Access videos, worksheets, science challenges, and webinars on a wide range of topics provided by Aurora, an enthusiastic educator with twenty years of experience teaching children, teens, and young adults. Super Charged School!
Structure your kids’ days around a live online class. There is a wide-range of classes for students from K-12, which are accessible once parents create a free account. The courses are not on-demand, so be sure to check out the schedule in advance and enroll your kids in a cool course or two.
Think Indigenous is a Facebook page with content for all age groups provided by Indigenous educators – check it out!
Inspiration & Public Speaking:
In need of some hope for our future in these uncertain times? Get the family together to watch these amazing TED Talks from the new generation.
While you’re all together on the couch, look at some of these other TED Talks curated for watching with kids. Consider hosting a watch party for your kids with their friends using a video chat service to encourage conversation and debate!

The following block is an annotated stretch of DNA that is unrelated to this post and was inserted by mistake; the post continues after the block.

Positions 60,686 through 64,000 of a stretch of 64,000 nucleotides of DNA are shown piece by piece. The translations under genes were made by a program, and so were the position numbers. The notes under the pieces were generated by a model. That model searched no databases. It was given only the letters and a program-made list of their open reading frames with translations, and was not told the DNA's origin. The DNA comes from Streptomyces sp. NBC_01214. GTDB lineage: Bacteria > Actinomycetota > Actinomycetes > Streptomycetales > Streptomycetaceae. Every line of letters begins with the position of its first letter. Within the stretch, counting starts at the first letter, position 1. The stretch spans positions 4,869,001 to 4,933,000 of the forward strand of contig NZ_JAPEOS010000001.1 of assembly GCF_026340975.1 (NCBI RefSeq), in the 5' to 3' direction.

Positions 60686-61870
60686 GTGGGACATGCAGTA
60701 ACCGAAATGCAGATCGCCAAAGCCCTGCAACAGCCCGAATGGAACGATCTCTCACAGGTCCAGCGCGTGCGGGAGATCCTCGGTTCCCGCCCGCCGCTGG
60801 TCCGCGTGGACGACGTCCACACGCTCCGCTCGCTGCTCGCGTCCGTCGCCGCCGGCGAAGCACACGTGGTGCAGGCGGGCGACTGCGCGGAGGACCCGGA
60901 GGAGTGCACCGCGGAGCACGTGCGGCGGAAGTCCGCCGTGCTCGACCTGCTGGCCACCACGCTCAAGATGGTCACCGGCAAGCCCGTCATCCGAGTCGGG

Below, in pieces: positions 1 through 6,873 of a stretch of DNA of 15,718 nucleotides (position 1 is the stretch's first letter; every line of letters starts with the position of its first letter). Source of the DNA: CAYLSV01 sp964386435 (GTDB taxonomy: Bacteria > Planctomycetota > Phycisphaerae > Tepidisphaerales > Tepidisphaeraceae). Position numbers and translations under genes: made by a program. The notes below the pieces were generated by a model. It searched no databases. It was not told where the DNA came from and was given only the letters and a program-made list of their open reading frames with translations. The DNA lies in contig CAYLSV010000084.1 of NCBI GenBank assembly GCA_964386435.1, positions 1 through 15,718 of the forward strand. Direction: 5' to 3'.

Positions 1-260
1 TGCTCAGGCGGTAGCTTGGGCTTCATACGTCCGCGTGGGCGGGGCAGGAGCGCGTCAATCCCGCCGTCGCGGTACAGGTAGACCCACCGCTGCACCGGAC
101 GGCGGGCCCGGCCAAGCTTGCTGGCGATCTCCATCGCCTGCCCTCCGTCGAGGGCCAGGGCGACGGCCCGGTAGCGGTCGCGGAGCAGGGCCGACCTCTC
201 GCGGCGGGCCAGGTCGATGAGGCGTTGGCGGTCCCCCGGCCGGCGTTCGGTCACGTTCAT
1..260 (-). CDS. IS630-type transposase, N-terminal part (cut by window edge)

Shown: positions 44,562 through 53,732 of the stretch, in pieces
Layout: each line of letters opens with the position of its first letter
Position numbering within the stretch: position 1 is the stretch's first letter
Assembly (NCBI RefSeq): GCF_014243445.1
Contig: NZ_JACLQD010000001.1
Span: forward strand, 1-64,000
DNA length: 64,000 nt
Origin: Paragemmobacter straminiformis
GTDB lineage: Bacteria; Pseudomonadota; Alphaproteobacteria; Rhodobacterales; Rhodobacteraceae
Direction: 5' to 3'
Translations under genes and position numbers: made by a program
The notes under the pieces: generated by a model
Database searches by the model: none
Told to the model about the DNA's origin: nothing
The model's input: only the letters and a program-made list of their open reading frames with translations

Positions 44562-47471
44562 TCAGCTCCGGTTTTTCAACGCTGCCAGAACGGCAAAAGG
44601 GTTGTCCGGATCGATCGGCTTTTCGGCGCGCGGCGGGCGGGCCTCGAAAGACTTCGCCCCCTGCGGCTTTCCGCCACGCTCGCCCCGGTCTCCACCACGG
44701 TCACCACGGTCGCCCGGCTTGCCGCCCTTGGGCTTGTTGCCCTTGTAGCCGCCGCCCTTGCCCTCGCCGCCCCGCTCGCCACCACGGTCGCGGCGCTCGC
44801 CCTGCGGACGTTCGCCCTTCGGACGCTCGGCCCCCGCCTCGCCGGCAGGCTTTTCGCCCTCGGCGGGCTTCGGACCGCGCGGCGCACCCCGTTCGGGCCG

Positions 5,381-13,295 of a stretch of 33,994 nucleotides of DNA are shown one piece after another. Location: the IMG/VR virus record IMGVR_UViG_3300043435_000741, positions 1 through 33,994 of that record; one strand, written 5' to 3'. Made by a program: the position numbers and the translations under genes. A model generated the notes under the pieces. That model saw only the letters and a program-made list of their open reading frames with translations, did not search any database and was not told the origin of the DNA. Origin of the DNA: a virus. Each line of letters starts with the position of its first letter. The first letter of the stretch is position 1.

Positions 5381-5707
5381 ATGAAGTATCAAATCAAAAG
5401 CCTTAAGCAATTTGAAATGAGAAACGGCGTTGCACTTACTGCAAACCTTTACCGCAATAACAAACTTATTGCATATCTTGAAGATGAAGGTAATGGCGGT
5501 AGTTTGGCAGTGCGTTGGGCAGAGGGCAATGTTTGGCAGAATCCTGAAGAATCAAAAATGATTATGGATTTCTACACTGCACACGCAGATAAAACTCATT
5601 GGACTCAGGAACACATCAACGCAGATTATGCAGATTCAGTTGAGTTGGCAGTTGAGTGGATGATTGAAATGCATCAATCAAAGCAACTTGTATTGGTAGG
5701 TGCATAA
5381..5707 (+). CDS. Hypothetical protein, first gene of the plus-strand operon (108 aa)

English & Creative Writing:
Classroom Cereal features a fun series of short stories for grades 5-7, that double as grammar exercises.
Join comedian Moshe Kasher as he reads “Unstoppable Me” in American Sign Language on Instagram. The book is about not giving up even when you’re scared.
Join famous actors as they read favourite children’s books on Storyline. Brought to you by the Screen Actors Guild Foundation. Want to see Betty White read Harry the Dirty Dog? Yes please!
Join in as authors read their books aloud on the Penguin Kids Instagram every weekday at 11am (and saved on IGTV).
The Mystery Science website has videos and articles to check out, no sign-in required! Five-minute mini lessons, longer explorations, and related activities will keep your kiddos engaged and interested.
Parents, you will want to get a look at the interactive tour of the “Curiosity” rover on Mars! Learn about all the features of the rover, access photos of Mars’ terrain, and learn about the geographical formations on the red planet.
A classic standby; have your kids spend some time exploring the videos, quizzes, articles, and games on the National Geographic Kids website. Ask them to impress you with how many “weird but true” facts they can remember – did you know scientists know more about the surface of the moon than the bottom of the ocean?!